Starr Summons White House Regulars
Feb. 25, 1998
WASHINGTON (AP) _ In a legal subplot to the escalating Monica Lewinsky story, Whitewater prosecutors Tuesday summoned a White House aide and a private investigator for questioning about how negative information about Kenneth Starr's office was fed to news reporters.
And in another surprise move, Starr subpoenaed White House lawyer Lanny Breuer, who has been part of the president's legal defense team in the Whitewater investigation. Breuer is tentatively scheduled to appear Wednesday before the grand jury.
The latest turn in the case prompted an outcry from the White House over subpoenas that brought presidential aide Sidney Blumenthal and private investigator Terry F. Lenzner to the federal courthouse. Prosecutors postponed Blumenthal's appearance and he was to return Thursday, but Lenzner went before the grand jury. Starr`s staff even tried to subpoena Clinton lawyer Mickey Kantor but relented when his law firm raised objections.
``This smacks of Gestapo,'' said former senior White House aide Harold Ickes, who is now advising the Clinton camp informally. ``This outstrips McCarthyism. What is this, a police state?''
``It's us today and probably you tomorrow,'' presidential spokesman Mike McCurry told reporters.
The prosecutor's office ``has received repeated press inquiries indicating that misinformation is being spread about personnel involved in this investigation,'' Starr said.
``We are using traditional and appropriate techniques to find out who is responsible and whether their actions are intended to intimidate prosecutors and investigators, impede the work of the grand jury, or otherwise obstruct justice,'' Starr added.
``I find this total disregard for other people's livelihood and rights and lives just to be absolutely horrible,'' Blumenthal's lawyer, Jo Marsh, told reporters outside the federal courthouse. ``This is all so Mr. Starr can just find out which one of you guys Sidney has been talking to lately.''
On the main track of Starr's investigation into an alleged presidential affair and cover-up, the grand jury summoned:
_Ms. Lewinsky's former White House boss, Jocelyn Jolley, who testified to the grand jury for 1 1/2 hours _ as prosecutors delved into the still-unanswered question of why Ms. Lewinsky and Ms. Jolley were both abruptly transferred out of the White House Office of Legislative Affairs simultaneously in April 1996.
_Jennifer Palmieri, deputy director of the White House scheduling office. Her lawyer, Richard Sauber, said she has no information about any impropriety and he has no idea why she was called to testify.
_Clinton friend Marsha Scott, who waited outside the grand jury room, but did not testify. Scott is deputy assistant to the president and chief of staff of presidential personnel.
The appearances of Blumenthal and Lenzner at the U.S. Courthouse were the focus of attention.
Starr's subpoena to Blumenthal is ``very broad,'' said his lawyer, Ms. Marsh.
``We view it as an assault on the First Amendment'' and ``I think this is obviously intended to ... intimidate the press,'' Ms. Marsh added.
Blumenthal was directed by grand jury subpoena to produce all records of his conversations with reporters about Starr's investigation.
Both Blumenthal and Lenzner met in separate closed-door sessions with U.S. District Court Judge Norma Holloway Johnson to contest Starr's effort to make them testify. Lenzner appeared twice before the grand jury, saying in between sessions that he would raise objections of attorney-client privilege in challenging the subpoena.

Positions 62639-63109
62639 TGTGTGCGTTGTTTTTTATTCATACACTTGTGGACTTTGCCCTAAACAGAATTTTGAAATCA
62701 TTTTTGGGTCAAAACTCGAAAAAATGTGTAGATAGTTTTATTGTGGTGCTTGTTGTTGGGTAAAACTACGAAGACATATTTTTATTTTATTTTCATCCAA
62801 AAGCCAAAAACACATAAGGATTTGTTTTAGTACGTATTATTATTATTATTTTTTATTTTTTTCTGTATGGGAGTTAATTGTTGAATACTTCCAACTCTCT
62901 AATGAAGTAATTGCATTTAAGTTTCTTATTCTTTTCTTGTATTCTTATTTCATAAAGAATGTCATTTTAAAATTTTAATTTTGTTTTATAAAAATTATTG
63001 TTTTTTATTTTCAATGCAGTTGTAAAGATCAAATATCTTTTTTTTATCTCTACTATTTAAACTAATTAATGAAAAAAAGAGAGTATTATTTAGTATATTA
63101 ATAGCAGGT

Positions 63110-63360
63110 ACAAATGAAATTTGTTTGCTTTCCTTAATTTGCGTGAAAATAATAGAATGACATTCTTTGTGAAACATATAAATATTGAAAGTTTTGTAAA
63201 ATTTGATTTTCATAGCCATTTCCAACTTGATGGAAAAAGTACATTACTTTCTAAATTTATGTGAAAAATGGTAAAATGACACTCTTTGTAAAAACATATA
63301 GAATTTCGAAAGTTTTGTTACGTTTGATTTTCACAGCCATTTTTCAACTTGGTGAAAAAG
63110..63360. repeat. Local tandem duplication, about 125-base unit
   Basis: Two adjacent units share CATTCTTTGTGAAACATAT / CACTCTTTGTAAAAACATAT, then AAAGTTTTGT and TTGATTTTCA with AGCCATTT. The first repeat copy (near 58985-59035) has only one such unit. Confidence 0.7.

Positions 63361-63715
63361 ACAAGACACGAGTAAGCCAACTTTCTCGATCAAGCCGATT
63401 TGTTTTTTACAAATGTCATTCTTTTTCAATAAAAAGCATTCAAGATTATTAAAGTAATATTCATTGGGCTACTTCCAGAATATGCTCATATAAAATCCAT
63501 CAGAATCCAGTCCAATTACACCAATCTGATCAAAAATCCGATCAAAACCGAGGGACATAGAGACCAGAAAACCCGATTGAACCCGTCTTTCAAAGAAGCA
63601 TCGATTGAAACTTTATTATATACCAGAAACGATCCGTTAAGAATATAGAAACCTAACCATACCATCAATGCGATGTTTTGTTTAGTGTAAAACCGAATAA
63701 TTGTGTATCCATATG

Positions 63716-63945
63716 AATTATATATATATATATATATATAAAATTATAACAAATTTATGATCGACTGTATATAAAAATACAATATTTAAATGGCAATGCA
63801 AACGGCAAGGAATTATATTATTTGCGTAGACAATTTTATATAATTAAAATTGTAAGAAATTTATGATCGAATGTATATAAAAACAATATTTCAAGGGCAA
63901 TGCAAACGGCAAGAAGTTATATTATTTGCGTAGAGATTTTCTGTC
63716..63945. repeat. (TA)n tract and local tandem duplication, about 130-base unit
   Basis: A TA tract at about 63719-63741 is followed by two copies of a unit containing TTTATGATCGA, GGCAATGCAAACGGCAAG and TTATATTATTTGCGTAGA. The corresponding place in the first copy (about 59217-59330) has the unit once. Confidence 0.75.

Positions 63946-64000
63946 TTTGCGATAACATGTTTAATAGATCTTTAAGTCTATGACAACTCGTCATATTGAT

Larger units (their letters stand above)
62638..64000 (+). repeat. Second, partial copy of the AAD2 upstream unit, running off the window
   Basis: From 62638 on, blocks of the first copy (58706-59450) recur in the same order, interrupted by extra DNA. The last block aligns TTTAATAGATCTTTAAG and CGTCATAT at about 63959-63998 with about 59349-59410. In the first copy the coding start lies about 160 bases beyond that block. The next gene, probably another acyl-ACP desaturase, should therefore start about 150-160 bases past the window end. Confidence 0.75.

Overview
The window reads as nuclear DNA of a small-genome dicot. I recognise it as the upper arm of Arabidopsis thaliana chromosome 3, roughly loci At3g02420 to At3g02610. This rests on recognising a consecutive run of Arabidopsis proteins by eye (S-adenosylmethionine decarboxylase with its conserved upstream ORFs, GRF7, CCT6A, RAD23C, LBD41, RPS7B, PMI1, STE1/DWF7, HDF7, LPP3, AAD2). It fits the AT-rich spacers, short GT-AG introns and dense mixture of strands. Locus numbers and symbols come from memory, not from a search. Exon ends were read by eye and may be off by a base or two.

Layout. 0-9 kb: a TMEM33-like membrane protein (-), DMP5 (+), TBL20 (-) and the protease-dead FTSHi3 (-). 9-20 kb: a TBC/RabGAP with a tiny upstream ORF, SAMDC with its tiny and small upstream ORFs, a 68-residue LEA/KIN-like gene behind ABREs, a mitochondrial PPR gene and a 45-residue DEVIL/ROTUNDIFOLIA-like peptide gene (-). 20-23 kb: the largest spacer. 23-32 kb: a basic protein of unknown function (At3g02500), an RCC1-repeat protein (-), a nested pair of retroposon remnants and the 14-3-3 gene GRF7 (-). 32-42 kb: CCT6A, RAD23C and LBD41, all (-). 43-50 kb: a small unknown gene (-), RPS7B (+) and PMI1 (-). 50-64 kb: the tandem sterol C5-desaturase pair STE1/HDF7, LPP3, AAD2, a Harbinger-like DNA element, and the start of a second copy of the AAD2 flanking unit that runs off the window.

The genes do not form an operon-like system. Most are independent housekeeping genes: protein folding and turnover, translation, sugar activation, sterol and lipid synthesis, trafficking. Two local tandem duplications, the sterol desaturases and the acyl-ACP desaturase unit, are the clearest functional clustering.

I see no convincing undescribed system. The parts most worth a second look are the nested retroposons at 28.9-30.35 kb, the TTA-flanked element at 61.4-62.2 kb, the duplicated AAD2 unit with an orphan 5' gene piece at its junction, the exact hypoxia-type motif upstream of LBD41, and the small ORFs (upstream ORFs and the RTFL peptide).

Lenzner, head of Investigative Group Inc., is working for the law firm of President Clinton's private attorney in the Whitewater probe, Williams & Connolly, and Skadden, Arps, Slate, Meagher & Flom, the law firm, representing Clinton in the Paula Jones sexual harassment case.
Clinton's lawyers, David Kendall and Robert Bennett, said ``we have not investigated, and are not investigating, the personal lives of ... prosecutors, investigators, or members of the press.'' Kendall and Bennett said that ``it is commonplace for private counsel to retain commercial investgative services to perform legal and appropriate tasks to assist in the defense of a client.''
Lenzner was a controversial figure in last year's Senate campaign finance hearings when it was disclosed he was approached by an Oklahoma Indian tribe to dig up dirt on Sen. Don Nickles, R-Okla., a member of the Senate panel. Lenzner and tribal representatives were brought together by Cody Shearer, an acquaintance of the president and brother-in-law of Deputy Secretary of State Strobe Talbott. Talbott's wife, Brooke Shearer, once worked for Lenzner's firm.
In recent days, a number of news organizations, including The Associated Press, have published stories about two prosecutors in Starr's office, Bruce Udolf and Michael Emmick. The two supervised earlier cases in which prosecutors' conduct was sharply criticized.
The AP story said that the pasts of Udolf and Emmick are now being publicized as defense lawyers and critics of the Lewinsky investigation intensely examine the careers of Starr's prosecutors.
Legal experts said there are serious questions about Starr's latest move.
``It's hard for me to conceive of a specific and focused law enforcement reason for subpoenaeing Blumenthal; and it's easy for me to conceive of a personal and vengeful motive for the conduct,'' said New York University law professor Stephen Gillers, an expert in legal ethics.
Starr's prosecutors tried to subpoena Kantor at the end of last week, but Kantor and his family weren't home to receive it when representatives from Starr's office showed up. When Kantor's law firm raised objections, citing attorney-client privilege, the prosecutors decided not to press the subpoena.